4. tscottme

    tscottme Road Train Member

    Nobody knows your life story when they offer to help you. Be grateful for the help.
    Back into a parking space every time you stop that truck for non-customer reasons. You need to learn backing, not avoid it until you can't avoid it any more. Be mad you didn't spend any time until recently learning the fundamental skill of this job. Take responsibility. It's hard work but the rewards are priceless.
     
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  5. TripleSix

    TripleSix God of Roads

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    Everyone who has ever driven a truck has received help from another driver. Apparently some have forgotten. You be different. Always remember your start. Always remember those that helped you or mentored you. Pay it forward. If someone wants to act like a wiener, walk. Don’t speak to wieners. Speak to the rookies after you instead. Time is more important than money and you most certainly don’t give anything valuable to wieners.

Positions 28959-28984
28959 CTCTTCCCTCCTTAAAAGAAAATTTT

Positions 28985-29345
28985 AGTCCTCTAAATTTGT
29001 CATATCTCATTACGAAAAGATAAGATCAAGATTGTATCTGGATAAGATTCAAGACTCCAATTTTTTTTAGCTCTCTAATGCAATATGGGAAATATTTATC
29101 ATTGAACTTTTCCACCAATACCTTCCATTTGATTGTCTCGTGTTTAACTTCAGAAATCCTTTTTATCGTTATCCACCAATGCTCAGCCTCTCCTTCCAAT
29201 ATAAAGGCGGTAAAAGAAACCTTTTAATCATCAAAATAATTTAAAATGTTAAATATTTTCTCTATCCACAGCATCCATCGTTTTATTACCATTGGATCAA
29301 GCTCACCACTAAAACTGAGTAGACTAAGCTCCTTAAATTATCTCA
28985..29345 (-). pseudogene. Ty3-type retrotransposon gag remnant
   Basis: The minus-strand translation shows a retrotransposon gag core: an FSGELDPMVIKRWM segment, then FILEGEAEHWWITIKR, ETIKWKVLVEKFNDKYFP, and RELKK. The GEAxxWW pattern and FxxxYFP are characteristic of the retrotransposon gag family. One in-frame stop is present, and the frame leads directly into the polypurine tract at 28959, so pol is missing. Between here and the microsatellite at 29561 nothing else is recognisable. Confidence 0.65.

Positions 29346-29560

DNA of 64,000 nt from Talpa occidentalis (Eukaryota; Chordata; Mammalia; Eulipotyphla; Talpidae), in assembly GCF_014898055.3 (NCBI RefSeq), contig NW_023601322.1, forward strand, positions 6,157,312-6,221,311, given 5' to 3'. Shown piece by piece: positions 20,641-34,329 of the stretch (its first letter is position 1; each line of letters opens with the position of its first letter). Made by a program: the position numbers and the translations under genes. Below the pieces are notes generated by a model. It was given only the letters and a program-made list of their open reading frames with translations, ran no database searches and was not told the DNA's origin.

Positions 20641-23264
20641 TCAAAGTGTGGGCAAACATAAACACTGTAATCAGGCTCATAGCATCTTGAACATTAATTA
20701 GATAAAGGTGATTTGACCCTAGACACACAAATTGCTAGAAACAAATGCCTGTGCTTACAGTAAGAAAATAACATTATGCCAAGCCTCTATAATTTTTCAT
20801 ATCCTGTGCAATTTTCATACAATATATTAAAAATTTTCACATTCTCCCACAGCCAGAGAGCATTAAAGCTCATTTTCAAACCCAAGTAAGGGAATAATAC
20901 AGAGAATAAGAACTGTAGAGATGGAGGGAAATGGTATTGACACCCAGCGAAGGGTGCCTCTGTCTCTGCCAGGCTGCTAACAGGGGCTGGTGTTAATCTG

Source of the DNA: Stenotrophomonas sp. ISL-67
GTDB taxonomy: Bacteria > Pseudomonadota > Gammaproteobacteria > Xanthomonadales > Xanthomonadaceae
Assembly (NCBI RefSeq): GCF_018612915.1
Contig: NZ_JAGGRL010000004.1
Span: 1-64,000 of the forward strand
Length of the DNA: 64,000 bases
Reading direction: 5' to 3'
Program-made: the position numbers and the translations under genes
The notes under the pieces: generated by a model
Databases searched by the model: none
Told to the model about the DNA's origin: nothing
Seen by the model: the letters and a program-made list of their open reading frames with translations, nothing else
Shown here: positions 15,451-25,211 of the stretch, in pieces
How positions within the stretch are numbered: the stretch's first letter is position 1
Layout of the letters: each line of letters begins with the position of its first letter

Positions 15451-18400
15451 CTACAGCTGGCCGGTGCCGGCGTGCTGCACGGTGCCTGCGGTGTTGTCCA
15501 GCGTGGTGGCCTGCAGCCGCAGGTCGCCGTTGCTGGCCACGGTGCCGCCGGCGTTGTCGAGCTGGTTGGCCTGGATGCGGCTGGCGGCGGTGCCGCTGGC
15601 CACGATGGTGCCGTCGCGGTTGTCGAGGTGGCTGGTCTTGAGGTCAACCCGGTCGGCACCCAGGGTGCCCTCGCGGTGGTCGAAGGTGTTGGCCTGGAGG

Don’t worry about the dignity. It will care for itself.

    Luck in battle.
     
  6. Fronningen

    Fronningen Bobtail Member

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    Aug 15, 2017
    Ipswich, SD
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    Thank you for your encouragement. I should've specified, the spot I was backing into was quite tight so I was taking my time and getting out to look, so the other truckers were getting impatient. A typical open spot isn't an issue for me, but I appreciate all help and try to help anyone else struggling.
     
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  7. Ridgeline

    Ridgeline Road Train Member

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    Vent away.
    OK, you set yourself up for better than dry van.
    OK, I don't get the graduate school thing, I find an American education is rather worthless now-a-days. But that's my educated experience opinion. Oh unless it is ... an agriculture degree.
    Yep, great.
    Why?

    you have experience in ag related transportation, not enough money or you like the stress (just kidding).
    yep I know.
    Of course, dry van work is really the bottom of the list.
    I think Tscott said it best -
    Screw them, I bet they had beat a few trucks up trying to back up.